Live Theater Reviews

Bad Bohemians: Poverty, Passion and Poor Health Abound in Opera Theatre’s La bohème (Review)

Posted: June 3, 2024 at 7:29 pm   /   by   /   comments (0)

Opera Theatre of Saint Louis’ 49th season continues with a sprightly yet sorrowful production of Puccini’s La bohème. An indispensable part of the opera canon, it was last performed by the company in 2016.

La bohème is based on a short story by Henri Murger, a poet and novelist known for his depictions of Parisian bohemians. While keeping both the spirit of the story and opera intact, the setting for this melancholy drama has been altered (a theme for OTSL this season) from Paris of the 1830s to the postwar 1950s, a time when the City of Lights was filled with social, cultural, and political changes that saw modernization and long-held traditions clash.

Just like their 19th century counterparts, the intellectuals of that time quickly discovered that Bohemia wasn’t what it was cracked up to be.  Caught in the middle of this cultural shift filled with poverty, passion, and poor health, Parisian bohemians lived a hardscrabble life.

If this all seems familiar it is because La bohème has been widely used throughout popular culture (i.e., the musical Rent) since it premiered. The opera’s themes of love, friendship, poverty, and loss remain timeless.

For this production stage director Michael Shell doesn’t reinvent the wheel. He relies on a sparse set and drab costumes to emphasize the plight of the story’s core characters. This allows the opera’s ensemble to shine. Musically, the minimalism allows the songs, and their orchestral underpinnings, to breathe on their own without distraction.

The plot focuses on a core group of artists, each down on their luck and desperate to get ahead. The poet Rodolfo, the painter Marcello, the musician Schaunard, and Colline, a philosopher, each struggle with creating art amid economic hardship.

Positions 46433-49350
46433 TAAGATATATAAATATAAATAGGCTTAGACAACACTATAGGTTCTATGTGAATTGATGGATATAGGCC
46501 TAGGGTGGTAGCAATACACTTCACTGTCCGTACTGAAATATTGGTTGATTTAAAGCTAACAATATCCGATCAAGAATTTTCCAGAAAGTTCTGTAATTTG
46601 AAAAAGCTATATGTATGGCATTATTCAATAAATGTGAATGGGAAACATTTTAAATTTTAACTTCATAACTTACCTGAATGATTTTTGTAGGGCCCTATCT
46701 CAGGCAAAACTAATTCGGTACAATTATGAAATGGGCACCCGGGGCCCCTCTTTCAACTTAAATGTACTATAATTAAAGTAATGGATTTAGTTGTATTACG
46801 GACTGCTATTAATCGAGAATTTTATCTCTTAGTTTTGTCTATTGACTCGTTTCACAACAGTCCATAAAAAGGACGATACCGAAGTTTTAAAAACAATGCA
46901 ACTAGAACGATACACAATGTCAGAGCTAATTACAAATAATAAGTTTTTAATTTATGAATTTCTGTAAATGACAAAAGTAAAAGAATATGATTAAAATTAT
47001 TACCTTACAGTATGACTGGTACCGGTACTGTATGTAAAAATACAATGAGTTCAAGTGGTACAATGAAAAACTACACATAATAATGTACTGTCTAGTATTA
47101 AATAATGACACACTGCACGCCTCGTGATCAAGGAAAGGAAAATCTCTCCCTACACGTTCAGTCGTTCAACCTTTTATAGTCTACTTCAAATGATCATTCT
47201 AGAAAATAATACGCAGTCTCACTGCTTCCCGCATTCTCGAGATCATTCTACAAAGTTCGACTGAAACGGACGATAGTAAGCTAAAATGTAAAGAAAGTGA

Rodolfo’s life changes forever on a cold Christmas Eve when he meets a seamstress named Mimì after she knocks on his door. Lovestruck from the start, their passionate affair flourishes in winter’s chill. However, when winter gives way to spring, the harsh realities of their lives hang over their relationship. Facing insurmountable obstacles, the new season brings a sad end to Rodolfo and Mimi’s courtship.

Also in the throes of love is Marcello, who finds himself in an on-and-off relationship with the flirtatious Musetta, his former paramour. Filled with fire and fisticuffs, their tempestuous relationship is fueled equally by jealousy, paroxysm, and passion.

From here things get dark. As their friends get by, Rodolfo spirals into melancholy and Mimi begins to fall ill. By the end of act two Rodolfo goes from being swept away to having the carpet swept out from under him.

As the opera unfolds, the stage lighting dims, creating a dreary atmosphere for the tragic events occurring onstage. Thus, as La bohème rounds the bend for its final act, the passion has dwindled away physically and emotionally.  The ensuing death of love, both literally and figuratively, manifests itself, changing the lives of Marcello and Rodolfo forever.

Leading the talented ensemble is soprano Katerina Burton. Drop everything you are doing and go see her! Her performance is jaw-dropping! Stunning audiences with her voice, she brings a balance of ecstasy and pathos to the part of Mimi.

Equally captivating is Moisés Salazar, a talented tenor who shines and holds his own with Burton. This duality bestows audiences with a version of Rodolfo who wears his heart on his sleeve. On stage, Salazar’s presence grows more powerful as the production progresses.

Thomas Glass embodies comradery as Marcello. In addition to performing in wonderful scenes with Salazar, he provides some of the production’s lighter moments, showing his agility in creating both dramatic and comedic moments.

Joining Glass is Brittany Renee as Musetta. This gifted soprano has plenty of dynamism of her own. While her voice complements Burton’s, she also shines on her own during several duets. She is a talent on the rise.

Woeful but wonderful, OTSL’s La bohème is a poignant exploration of love, friendship, poverty, and the human condition. Filled with timeless arias and a dazzling score from members of the St. Louis Symphony Orchestra, the opera presents the trials and tribulations of postwar Parisian bohemia to life in a vibrant and emotive production.

La bohème runs through June 30 at the Loretto-Hilton Center on the campus of Webster University. Productions at Opera Theatre St. Louis are in English with musical accompaniment from the St. Louis Symphony Orchestra. For more information on programming or the 2024 season, visit